Parkland student Kyle Kashuv questioned by police after tweeting video at gun range

Parkland student Kyle Kashuv questioned by police after tweeting video at gun range
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Because of his pro-gun position in the firearm debate, Kyle Kashuv, a junior at Marjory Stoneman Douglas High School, has been in the limelight following the Feb. 14 mass shooting in Parkland that left 17 dead and 17 more injured.

But prior to last week, although he has widely praised the Second Amendment in recent weeks, Kashuv had never fired a gun. So on Friday, he and his father visited a gun range, so that Kashuv could learn how to shoot, which the 16-year-old shared on social media:

In light of those posts, it comes as little surprise that some of Kashuv's classmates were spooked given the district's situation – you know, that whole thing where a 19-year-old gunman stormed into their high school with an AR-15 and mowed down their peers barely more than two months ago. It was the worst school shooting in Florida history and among the worst in the nation's history, which explains why Kashuv's classmates reported the posts to school administrators.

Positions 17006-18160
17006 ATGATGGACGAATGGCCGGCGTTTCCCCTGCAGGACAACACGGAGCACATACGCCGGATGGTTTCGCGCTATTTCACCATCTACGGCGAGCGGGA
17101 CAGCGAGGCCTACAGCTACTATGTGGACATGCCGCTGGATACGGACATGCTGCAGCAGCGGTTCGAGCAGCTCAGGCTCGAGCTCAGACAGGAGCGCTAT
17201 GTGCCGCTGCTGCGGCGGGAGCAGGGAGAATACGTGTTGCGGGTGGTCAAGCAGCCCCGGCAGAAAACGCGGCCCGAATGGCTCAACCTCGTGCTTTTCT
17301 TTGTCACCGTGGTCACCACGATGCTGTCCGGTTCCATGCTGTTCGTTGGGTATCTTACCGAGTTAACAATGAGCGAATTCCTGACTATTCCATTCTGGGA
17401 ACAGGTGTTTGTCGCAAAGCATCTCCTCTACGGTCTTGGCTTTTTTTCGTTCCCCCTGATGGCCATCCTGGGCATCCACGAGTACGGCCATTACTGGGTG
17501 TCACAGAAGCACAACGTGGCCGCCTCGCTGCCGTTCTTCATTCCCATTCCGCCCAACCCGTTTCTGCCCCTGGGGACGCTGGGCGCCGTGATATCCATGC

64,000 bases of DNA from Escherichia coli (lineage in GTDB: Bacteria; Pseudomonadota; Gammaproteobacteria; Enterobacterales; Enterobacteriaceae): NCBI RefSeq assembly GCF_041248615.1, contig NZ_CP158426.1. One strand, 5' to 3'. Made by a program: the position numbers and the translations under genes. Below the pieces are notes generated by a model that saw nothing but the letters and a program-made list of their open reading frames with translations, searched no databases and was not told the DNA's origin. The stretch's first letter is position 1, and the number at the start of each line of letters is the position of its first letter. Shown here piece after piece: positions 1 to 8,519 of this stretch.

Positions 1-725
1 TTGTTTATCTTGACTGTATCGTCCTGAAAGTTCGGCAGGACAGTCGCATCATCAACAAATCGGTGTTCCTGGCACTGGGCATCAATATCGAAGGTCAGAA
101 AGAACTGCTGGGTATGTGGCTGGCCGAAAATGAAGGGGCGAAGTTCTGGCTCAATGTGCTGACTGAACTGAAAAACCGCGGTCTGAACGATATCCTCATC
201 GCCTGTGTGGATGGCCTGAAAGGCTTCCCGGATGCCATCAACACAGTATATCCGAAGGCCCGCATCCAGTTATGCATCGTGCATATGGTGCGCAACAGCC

On Monday, according to an incident report from the Broward County Sheriff's Office, Kashuv was questioned by law enforcement over the gun videos. He later claimed a school security officer and a Broward County deputy tried to intimidate him.

He tweeted:

Rounding out his point during a Tuesday night appearance on Fox News, Kashuv told host Tucker Carlson, "It was a clear attempt to intimidate me, and they used very, very, very harsh intimidation tactics."

According to the Associated Press, a Broward Sheriff's Office incident report confirmed the meeting, although it didn't provide any telling details into Kashuv's claim that the deputy used interrogation techniques against him.

From the AP:
After first being questioned by a school security officer, a Broward County deputy entered the room and sat behind the teen, Kashuv said. The deputy began asking Kashuv who the rifle belonged to and who he went shooting with. Kashuv said he asked if he could record the interview and was told that he couldn't. The teen said he felt like the deputy was trying to get him to incriminate his father.

Kashuv said the gun debate has become so prominent since the Valentine's Day massacre that killed 17 that he "felt it was important to learn about the physical mechanics of it," Kashuv said in a text to The Associated Press. "I made sure to post about it because I wanted to show people it's people that are the issue, not guns." 

Others, including a father of one of the dead victims of the Parkland massacre and several classmates, failed to see his point:

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